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Activision Blizzard says it's made "important improvements” to combat transgressions in the workplace

Activision Blizzard states it is continuing to work with regulators on addressing and resolving workplace complaints.

Today, Activision Blizzard provided an update on recent initiatives to achieve its goal of “ensuring a workplace that is inspiring, equitable, and respectful to all,” and has commented on the recent subpoena received by the SEC.

Earlier today, it was reported the US Securities and Exchange Commission (SEC) has launched an investigation into Activision Blizzard. The agency subpoenaed the publisher and Kotick, for records related to employment, separation agreements, and communications between senior executives.

The government body is requesting records that go back to 2019 where it hopes to review communications between Activision Blizzard executives regarding the various complaints of sexual harassment and discrimination.

Activision Blizzard said in today’s statement it is complying with the SEC subpoena issued to the company and several current and former employees and executives regarding disclosures on employment matters and related issues. The company said it “is confident in its prior disclosures” and is cooperating with the SEC’s investigation.

Company CEO Bobby Kotick said in a statement that Activision Blizzard is committed to making the firm “one of the best, most inclusive places to work anywhere.”

”There is absolutely no place anywhere in our Company for discrimination, harassment, or unequal treatment of any kind,” said Kotick. “While we continue to work in good faith with regulators to address and resolve past workplace issues, we also continue to move ahead with our own initiatives to ensure that we are the very best place to work.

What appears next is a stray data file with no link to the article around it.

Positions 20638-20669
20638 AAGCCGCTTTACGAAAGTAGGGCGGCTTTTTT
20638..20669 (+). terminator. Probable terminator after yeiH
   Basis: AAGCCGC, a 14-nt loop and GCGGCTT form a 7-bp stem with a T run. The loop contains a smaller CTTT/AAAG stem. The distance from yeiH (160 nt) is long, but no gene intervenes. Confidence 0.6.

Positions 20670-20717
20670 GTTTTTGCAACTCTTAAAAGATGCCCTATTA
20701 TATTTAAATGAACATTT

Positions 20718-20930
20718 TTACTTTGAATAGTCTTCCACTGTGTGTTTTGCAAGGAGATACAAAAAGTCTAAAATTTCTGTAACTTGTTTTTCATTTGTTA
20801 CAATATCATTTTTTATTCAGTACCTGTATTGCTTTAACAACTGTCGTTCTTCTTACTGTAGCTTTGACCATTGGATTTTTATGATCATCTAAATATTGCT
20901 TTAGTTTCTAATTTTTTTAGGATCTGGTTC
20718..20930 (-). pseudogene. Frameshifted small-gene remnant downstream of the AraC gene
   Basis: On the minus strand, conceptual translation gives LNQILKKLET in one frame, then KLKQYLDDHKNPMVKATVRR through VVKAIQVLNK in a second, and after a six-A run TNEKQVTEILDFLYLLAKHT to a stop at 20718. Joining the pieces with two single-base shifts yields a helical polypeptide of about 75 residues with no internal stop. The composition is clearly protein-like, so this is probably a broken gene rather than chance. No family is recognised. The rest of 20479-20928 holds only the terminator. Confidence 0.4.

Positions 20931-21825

“We remain committed to addressing all workplace issues in a forthright and prompt manner.”

Kotick also said that the company continues to productively engage with regulators, including the US Equal Employment Opportunity Commission (EEOC), the National Labor Relations Board (NLRB), and the California Department of Fair Employment and Housing (DFEH) with the goal of improving its workplace policies and procedures and ensuring compliance.

The Company is actively engaged in continued discussions with the EEOC and has cooperated with the EEOC’s investigation concerning certain employment practices.

Activision Blizzard has said it made a number of “important improvements” including significant changes to personnel, exiting a number of employees, and expanding compliance resources. In addition, it has refreshed its HR organization and, this week, a new chief people officer, Julie Hodges, will join the company from The Walt Disney Company. The company states it has also expanded training, performance management, and anti-harassment resources.

Back in July, Activision Blizzard was accused by the State of California for fostering a culture rife with discrimination, abuse, sexual harassment, and more complaints which were mainly centered on Blizzard. This led to some of those in higher positions leaving the company.

Since the allegations became public knowledge, Activision released public statements regarding the lawsuit and the accusations thrown at it by current and past employees. One came from the firm's main boss Bobby Kotick who promised the firm would "continue to investigate each and every claim," and that Activision would not hesitate to take decisive action.

Many former and current employees, however, stated at the time Activision Blizzard wasn’t doing enough to address the core problem. Staff across the company’s various units also formed a coalition calling out the CEO's decision to bring in a union-busting law firm to investigate the various claims, among other things.

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